“Pyriscence” by Angelique Zobitz






















This poem first appeared in Rise Up Review and is reprinted here by permission of the author.

Listen to the poet read this poem here.


Angelique Zobitz
’s chapbook ​​​Love Letters to The Revolution is her first. She is a 2020 Best New Poets nominee, a Spring 2019 Black River Chapbook Competition finalist, and a two-time 2019 Best of the Net nominee. Her work has appeared in The Journal, Sugar House Review, The Adirondack Review, Obsidian: Literature & Arts of the African Diaspora, Yemassee, and many others. She lives in West Lafayette, Indiana with her husband, her daughter (affectionately dubbed “The Revolution”), and a wild rescue dog. Learn more about her at angeliquezobitz.com. Photo Credit: Mike Zobitz.



Preorder Angelique Zobitz’s chapbook, Love Letters to The Revolution at https://www.apjpoetry.org/


Poet’s Note

Recent years have led me to examine how modern policing has grown out of the vicious upholding of racial hierarchy and structures. We know that Black Women and girls/Black Trans Women are even further marginalized, criminalized, and subjected to state and personal violence at disproportionate rates to their peers. In a time of unprecedented calls for social change against the backdrop of environmental change, all of this is on my mind. What is happening with our precious resources?

As a Black Woman, I needed to tell this story of Black Women adapting, thriving, living, and/or dying in suboptimal conditions.

To understand this poem, you have to know about the phenomena of pyriscence, a serotinous adaptive phenomenon wherein a seed is released through heat or fire. In pyriscence, new blossoms require the destruction of old structures, and the forest is renewed through the burning. This is the world I envision, one where old structures are destroyed and the ecosystem is renewed for blossoms free to grow.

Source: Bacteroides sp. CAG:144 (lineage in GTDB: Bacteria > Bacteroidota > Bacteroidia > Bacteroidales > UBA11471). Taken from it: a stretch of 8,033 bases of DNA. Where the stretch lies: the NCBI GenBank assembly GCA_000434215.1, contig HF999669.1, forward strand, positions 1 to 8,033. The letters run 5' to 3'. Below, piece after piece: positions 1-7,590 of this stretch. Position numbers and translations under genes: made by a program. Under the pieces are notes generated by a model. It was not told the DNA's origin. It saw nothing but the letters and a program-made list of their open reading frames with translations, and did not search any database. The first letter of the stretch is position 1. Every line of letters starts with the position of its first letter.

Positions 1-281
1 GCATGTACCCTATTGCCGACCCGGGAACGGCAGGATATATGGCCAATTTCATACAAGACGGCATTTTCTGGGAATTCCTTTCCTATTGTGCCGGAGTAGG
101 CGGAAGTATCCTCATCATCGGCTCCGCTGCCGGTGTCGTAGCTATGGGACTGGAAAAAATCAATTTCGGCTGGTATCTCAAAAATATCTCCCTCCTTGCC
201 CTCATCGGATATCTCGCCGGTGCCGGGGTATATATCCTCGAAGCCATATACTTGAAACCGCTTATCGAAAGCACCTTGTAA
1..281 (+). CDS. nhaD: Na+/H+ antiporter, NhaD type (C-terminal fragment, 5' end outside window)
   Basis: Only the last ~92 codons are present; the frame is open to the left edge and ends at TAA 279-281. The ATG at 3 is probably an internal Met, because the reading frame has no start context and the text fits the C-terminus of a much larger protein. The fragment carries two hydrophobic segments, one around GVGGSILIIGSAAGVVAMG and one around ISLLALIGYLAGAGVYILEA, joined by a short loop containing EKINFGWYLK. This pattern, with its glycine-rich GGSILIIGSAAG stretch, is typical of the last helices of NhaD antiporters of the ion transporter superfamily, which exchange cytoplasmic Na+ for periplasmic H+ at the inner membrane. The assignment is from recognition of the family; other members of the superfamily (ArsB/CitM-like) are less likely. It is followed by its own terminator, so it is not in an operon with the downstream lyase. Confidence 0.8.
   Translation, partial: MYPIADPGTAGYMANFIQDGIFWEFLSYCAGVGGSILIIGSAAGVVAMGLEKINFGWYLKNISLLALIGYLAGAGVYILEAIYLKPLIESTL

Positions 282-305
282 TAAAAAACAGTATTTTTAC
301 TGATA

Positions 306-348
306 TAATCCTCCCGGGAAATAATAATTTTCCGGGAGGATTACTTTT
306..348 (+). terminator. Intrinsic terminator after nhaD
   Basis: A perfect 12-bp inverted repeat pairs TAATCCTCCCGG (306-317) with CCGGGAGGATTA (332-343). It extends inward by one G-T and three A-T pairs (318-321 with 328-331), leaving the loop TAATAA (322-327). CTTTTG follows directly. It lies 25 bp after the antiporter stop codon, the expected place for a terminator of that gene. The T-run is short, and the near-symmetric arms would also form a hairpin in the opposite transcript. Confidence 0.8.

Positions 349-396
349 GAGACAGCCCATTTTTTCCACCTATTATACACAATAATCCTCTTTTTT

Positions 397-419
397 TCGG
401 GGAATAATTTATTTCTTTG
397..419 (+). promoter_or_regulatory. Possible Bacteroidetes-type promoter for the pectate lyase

So my poem gives homage and eulogy to Black Women who are pyriscent. We’ve been here under heat, blossoming and thriving and dying but not before laying roots for the new. It centers the lives (and deaths) of Black Women and Black Trans Women who are statistically most likely to suffer violent deaths in the United States.

The only form I felt I could use to tell one certain truth, but also compactly reveal underlying truths was the burning haibun. The form that gender queer poet torrin a. greathouse innovated builds on the Japanese prose poem and is part invention, part erasure, and part revelation. The burning haibun was the perfect marriage of form and content for a poem about burning. It burns and it moves.

In this poem specifically, the visual movement from white space to black space doubly mimics the forest burning away and leaving little seeds scattered within and represents the voices and truths emerging from where they are buried within. This poem’s content, of course, addresses so much reality of living as a Black Woman: the awareness of my own mortality, knowing that my navigation of the world is fraught with peril and survival requires adaptation, and that even then, maybe not.

“Heat” of course has the dual meanings – heat as in intense environmental pressure and as finally revealed in the last verse, heat also as in slang for police. In that final form, it’s a stark reminder of why #SayHerName is important. Don’t forget, we’re dying from heat. It’s at turns a triumphant celebration and a devastating reminder.


Commentary by Amanda Moore

To use a received form in poetry is to inherit not just the rules of the form but its history and legacy as well. A poet may subvert and play with historical elements as much as the formal ones, but the subversion is always informed by the form’s genesis and usage. Even the most modern sonnets, for example, are never truly free from their Italian and English roots, and the fun of reading and writing them is in exploring how much to embrace, reject, ignore, or even pay homage to the ghosts of Dante, Shakespeare, Petrarch, Sidney, and others. The popularity of the sonnet has waxed and waned since the 13th century, but contemporary poets are creating new versions that invigorate the dynamic between form and content and challenge readers and writers to reimagine new possibilities. For example, Wanda Coleman’s and Terrance Hayes’ American Sonnets and Tyehimba Jess’s Syncopated Sonnets subvert and/or embrace traditional sonnet elements with an awareness of the form’s history, deepening the resonance of the resulting poems.